Descartes Medititations and the Scientific Revolution: A Literary View


I.                    What is a “Literary View?”: A Return to First Principles of the Course

A.     Literary Knowledge

B.     Epistemology: The Study of Knowledge

C.     Ontology: The Study of Existence

D.     Self-contained Systems

E.      The Scholastic Philosophers and Secular Thoughts

F.      The Conscious Mind

G.     The Need for Science

II.                  René Descartes (1596-1650) and His Time

A.     Dissent and Orthodoxy in Seventeenth-century France

B.     Revolutions and Wars

C.     Galileo and the Church

D.     Mathematical Minds

E.      Truth and Consensus

III.               The Meditations on First Philosophy  and their Audience

A.     Meditations on a priori and a posteriori Knowledge

B.     The Criterion Problem

C.     Who Would Read This?

D.     The Geometric Route to the Enlightenment

IV.              The Meditations

A.     Dedication and Preface

B.     First Meditation: Cartesian Doubt

C.     Second Meditation: The Cogito

D.     Third Meditation: God Exists as an Innate Idea

E.      Fourth Meditation: Clear and Distinct Truths

F.      Fifth Meditation: The World and God Exist by Definition

G.     Sixth Meditation: The Mind and the Body

V.                 Midterm Advice

A.     Instructions


General Instructions: The examination has two parts: short answers, and an essay.  The short answer sections are worth 33%; the essay is worth 66%.  If you can, leave a little extra time for proofreading. You have an hour and fifteen minutes to complete the exam, but most people should be done in an hour. Please be ready to hand in the exam by the end of the time allotted.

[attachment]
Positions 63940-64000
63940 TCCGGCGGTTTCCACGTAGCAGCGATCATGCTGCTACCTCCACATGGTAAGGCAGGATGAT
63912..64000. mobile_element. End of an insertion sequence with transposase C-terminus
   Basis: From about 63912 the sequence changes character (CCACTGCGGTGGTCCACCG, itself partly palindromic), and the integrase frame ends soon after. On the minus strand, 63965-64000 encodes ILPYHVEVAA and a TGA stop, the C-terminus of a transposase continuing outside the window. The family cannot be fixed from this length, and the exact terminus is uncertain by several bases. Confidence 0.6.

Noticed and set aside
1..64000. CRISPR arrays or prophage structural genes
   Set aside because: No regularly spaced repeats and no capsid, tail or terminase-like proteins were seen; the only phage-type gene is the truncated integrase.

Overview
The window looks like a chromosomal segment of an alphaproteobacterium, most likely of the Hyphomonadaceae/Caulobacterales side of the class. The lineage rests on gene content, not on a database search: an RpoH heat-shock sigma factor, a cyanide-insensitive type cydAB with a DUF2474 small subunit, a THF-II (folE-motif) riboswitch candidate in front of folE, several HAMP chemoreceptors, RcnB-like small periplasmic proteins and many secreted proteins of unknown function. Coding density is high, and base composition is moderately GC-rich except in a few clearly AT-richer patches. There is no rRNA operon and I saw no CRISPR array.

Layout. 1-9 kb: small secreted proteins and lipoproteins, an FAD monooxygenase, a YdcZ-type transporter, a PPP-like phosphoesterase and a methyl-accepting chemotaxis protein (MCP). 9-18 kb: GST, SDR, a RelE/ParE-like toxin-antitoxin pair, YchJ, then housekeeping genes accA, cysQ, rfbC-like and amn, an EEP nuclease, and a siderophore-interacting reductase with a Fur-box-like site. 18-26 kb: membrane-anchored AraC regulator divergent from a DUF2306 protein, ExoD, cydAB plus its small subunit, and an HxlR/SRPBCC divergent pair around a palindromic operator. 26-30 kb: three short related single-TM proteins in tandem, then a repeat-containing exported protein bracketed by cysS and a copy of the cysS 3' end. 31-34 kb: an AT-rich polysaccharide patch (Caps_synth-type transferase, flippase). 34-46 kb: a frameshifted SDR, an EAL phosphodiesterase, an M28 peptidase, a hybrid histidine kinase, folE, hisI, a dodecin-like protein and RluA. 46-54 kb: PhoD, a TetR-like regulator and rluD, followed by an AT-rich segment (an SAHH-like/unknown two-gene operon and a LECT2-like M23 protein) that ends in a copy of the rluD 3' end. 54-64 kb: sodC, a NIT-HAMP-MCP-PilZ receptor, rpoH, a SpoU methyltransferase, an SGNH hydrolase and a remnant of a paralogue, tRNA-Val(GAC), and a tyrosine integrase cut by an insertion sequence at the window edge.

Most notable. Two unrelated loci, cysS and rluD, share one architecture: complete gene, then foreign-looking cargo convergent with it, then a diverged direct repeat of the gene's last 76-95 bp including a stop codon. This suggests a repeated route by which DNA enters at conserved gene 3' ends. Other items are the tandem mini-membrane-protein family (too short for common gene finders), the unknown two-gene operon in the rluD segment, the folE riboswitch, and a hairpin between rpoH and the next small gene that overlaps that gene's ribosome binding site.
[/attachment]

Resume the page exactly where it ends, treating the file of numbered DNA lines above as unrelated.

Part I: Short Answers. At most, take 30 minutes to complete this section.

Choose eight of the following questions and answer them in one or two complete sentences, while also indicating the particular work or lecture relevant to the question. Please answer in the blue book, and number your answers.


Example: Who is the worst man ever born? Why? In Boccaccio’s Decameron, a wicked monk named Ciapelleto becomes a saint with a false deathbed confession, the most blasphemous statement imaginable.


Part II: Essay.  Take approximately 50 minutes to complete this section.    


Write a clear, carefully considered essay on one of the following topics.  You do not necessarily need to address each question within the topic in turn; your goal is to write a brief, yet carefully constructed essay using the topic as a starting point.  Be sure to include specific examples from at least three of the works or lectures, and have a solid, arguable thesis.


B.     “Will this be on the test?”

C.     “Am I ready for the midterm?”

D.     How to Take a Midterm

E.      How to Study